About the conference

Held annually since 1995, Dialogue is one of Russia's largest and oldest scientific conferences in its field and also, as noted by the organizers, the world's leading forum on the challenges of computer analysis of the Russian language.

The conference has two aims: the practical is to solve a wide-range of problems relating to natural language processing; the scientific aim is to generate theoretical and linguistic knowledge. The event brings together specialists to discuss the issues of computational linguistics that exist in all stages of solution-making: from conducting linguistic research to developing an end-product. Particular attention is paid to the issues of modeling, analysis, and design of computer-aided technologies in the Russian language. 

The event offers several sections, one of which is Dialogue Evaluation, which includes a series of competitions for students. This year, the conference held four wide-ranging contests: Automated Text Detoxification (RUSSE Detox), Artificial Text Detection (RuATD), Argumentation Mining (RuArg), and Nested Named Entity Recognition (RuNNE).

ITMO students’ successes

Students from ITMO University presented their solutions within the RuATD section, which consisted of a binary and a multiclass track. While the task of the first track was to determine whether the given content was generated by a computer or a person, the second one asked participants to identify which model generated the information. Acting individually or as part of a team, participants were allowed to use additional materials and use pre-trained models but not ready-made online solutions. 

Among the participants were students from Information Technologies and Programming Faculty: Pavel Posokhov, Stepan Skrylnikov, and Kirill Apanasovich. Although the participants took part in both tracks, they focused more on the multiclass track. Each team member presented their solution individually. As a result, Pavel Posokhov took the first place in the multiclass track and the ninth place in the binary one; Kirill Apanasovich earned a respectable 11th place (out of 30) in the latter.

“The computing resources we used were kindly provided by Speech Technology Center, one of our program’s partners, so we didn’t have to worry about the quantity and quality of our hardware products or waiting forever while models were trained. The three of us collaborated together, but I wouldn’t call what we had teamwork, but rather an internal competition that made it even more interesting for us. Our section was well organized, and I enjoyed the competition a lot,” shares Pavel Posokhov.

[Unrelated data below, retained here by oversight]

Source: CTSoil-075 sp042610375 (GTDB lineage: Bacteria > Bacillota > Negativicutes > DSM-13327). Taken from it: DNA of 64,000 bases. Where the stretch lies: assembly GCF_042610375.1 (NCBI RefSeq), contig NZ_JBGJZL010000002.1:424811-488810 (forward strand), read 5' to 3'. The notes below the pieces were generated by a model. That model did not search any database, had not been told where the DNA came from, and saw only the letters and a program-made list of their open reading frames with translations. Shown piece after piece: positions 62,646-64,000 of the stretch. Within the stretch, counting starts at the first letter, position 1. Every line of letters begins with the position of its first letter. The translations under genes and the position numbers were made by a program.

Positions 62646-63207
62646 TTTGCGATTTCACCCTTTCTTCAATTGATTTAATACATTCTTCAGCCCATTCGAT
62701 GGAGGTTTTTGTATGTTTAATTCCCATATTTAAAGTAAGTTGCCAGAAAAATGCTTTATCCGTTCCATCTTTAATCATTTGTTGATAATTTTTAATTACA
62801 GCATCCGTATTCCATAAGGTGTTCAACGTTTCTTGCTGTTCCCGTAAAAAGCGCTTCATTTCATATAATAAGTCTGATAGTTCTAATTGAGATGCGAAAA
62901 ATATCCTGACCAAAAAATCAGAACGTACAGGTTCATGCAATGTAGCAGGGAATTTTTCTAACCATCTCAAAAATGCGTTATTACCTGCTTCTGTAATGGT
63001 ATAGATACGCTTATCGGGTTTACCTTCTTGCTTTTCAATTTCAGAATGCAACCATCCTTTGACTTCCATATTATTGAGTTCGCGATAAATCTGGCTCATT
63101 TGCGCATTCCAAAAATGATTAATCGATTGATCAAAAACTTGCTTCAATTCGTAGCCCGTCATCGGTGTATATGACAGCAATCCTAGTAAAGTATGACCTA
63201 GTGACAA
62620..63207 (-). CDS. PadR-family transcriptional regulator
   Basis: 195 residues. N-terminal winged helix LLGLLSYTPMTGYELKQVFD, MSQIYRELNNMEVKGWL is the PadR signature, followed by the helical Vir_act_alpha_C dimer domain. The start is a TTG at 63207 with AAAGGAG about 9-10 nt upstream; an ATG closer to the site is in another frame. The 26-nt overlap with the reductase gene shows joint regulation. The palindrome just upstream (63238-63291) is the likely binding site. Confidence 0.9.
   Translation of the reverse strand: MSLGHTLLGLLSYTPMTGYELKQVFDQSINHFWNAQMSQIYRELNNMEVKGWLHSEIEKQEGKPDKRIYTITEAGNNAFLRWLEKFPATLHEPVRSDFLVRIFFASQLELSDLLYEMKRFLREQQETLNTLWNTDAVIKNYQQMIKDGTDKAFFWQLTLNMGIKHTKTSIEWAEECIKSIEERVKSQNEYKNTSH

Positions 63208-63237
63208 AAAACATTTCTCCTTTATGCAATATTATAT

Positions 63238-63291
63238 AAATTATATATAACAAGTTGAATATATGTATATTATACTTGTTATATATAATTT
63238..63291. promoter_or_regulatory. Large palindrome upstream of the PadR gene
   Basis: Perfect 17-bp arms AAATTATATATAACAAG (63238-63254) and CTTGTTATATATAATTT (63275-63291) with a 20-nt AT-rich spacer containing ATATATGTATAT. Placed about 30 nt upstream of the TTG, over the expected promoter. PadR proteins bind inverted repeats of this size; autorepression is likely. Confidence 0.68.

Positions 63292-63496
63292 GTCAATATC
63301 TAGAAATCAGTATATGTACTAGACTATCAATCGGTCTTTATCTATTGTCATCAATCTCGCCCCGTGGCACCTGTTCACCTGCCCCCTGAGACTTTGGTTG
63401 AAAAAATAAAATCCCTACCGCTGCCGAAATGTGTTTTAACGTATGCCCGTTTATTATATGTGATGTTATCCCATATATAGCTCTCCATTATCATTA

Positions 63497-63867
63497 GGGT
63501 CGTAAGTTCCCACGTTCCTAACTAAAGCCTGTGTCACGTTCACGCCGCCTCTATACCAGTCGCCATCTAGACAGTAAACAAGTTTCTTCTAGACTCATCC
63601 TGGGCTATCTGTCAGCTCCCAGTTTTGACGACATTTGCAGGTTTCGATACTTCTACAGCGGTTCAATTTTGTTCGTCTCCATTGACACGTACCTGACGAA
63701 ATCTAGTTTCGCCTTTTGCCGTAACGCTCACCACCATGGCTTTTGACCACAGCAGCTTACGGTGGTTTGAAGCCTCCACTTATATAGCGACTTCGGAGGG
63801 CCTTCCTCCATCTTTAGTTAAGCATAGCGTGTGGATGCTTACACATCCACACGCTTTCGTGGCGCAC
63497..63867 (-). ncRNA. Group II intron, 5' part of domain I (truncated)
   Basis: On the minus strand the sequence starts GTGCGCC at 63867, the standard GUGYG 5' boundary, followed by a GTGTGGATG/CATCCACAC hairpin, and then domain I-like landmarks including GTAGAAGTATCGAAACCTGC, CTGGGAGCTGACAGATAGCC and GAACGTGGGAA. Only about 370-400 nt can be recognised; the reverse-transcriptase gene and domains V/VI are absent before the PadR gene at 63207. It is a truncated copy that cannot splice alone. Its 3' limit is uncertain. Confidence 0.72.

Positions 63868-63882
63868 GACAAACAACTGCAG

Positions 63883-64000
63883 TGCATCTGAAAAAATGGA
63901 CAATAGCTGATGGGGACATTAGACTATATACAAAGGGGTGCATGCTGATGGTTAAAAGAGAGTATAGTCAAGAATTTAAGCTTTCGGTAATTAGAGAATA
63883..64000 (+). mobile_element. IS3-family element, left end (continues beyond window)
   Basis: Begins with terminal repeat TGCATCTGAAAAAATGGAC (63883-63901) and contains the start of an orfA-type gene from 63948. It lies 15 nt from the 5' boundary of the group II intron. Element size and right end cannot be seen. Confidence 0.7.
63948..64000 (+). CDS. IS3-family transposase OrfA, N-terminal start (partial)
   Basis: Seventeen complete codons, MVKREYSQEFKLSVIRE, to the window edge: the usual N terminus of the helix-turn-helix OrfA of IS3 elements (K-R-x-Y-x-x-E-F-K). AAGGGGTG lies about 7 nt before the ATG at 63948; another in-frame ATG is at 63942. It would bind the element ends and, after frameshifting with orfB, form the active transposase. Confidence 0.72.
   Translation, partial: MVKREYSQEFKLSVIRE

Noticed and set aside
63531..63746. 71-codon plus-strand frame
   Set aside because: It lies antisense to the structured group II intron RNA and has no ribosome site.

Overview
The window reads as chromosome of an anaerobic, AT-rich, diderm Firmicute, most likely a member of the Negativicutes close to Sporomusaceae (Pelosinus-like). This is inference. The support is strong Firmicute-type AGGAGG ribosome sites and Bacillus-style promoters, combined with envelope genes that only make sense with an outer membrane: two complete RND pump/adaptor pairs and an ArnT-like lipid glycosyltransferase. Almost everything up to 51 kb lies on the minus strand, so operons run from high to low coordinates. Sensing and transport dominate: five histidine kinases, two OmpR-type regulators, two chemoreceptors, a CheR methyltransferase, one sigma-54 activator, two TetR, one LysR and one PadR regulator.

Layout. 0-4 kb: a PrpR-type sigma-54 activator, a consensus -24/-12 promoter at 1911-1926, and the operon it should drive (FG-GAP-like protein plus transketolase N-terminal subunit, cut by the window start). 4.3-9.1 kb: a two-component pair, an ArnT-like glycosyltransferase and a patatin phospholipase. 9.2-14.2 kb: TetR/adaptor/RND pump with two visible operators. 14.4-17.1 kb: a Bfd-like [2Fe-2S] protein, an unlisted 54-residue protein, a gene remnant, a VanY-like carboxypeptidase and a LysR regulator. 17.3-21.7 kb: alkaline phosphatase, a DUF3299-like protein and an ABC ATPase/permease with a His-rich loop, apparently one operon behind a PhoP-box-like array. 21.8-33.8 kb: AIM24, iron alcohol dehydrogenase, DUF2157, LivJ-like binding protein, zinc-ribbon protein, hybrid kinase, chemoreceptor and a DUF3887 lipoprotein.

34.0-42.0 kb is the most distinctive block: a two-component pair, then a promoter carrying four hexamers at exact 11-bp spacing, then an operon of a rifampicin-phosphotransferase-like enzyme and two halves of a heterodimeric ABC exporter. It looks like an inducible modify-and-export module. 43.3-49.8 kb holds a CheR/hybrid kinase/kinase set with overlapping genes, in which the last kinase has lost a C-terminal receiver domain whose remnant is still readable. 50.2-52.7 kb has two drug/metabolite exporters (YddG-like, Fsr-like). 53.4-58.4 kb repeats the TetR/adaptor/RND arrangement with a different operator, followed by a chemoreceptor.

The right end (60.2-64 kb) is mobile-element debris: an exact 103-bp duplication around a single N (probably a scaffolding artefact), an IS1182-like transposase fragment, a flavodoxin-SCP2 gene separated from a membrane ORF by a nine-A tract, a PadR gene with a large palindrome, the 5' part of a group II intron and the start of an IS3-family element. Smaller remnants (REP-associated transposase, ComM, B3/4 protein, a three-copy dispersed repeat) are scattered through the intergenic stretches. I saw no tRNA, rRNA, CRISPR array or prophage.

Pavel Posokhov (left). Photo courtesy of the subject

Pavel Posokhov (left). Photo courtesy of the subject

Where to study natural language processing and not only 

Speech Technology Center is a long-time partner of ITMO University. The university’s Master’s program in Speech Technologies and Machine Learning is implemented with the support of the Center. The program trains students in machine learning, voice biometrics, speech recognition and synthesis, as well as natural language processing.

The program provides students with opportunities to intern at the center and participate in the university's various projects, including ones conducted as part of the 2030 Development Strategy. Majoring in speech technologies and machine learning, soon-to-be professionals will be able to design and implement speech-based and biometric information systems at various enterprises and major research centers. They can pursue their future careers, for instance, at one of the center’s companies, at SberBank, or at ITMO's Research Center “Strong AI in Industry.” 

The AI Research Center creates technologies that can perform creative tasks usually performed by humans, including those related to complex management decisions and design of industrial sociotechnical systems, says the center’s chief researcher Alexander Boukhanovsky. This goal, though, can’t be achieved without structured data on the behavior of people involved in the technological processes of the enterprise. As such data is hard to obtain, specialists actively refer to speech analysis technologies and other biometric characteristics.

“Speech-based and biometric AI technologies are extremely competitive sectors which require a lot of time and effort from professionals if they want to make any breakthroughs. And their possibilities are limited here. However, our center provides a platform for synergy between these and other AI fields, thus making it possible to tackle more complex challenges, say, not only to recognize speech and evaluate a person’s psycho-emotional state but also to determine how badly this state can affect the quality of their performance,” stresses Alexander Boukhanovsky.

Alexander Boukhanovsky. Photo by Maria Bakina / Megabyte Media 

Alexander Boukhanovsky. Photo by Maria Bakina / Megabyte Media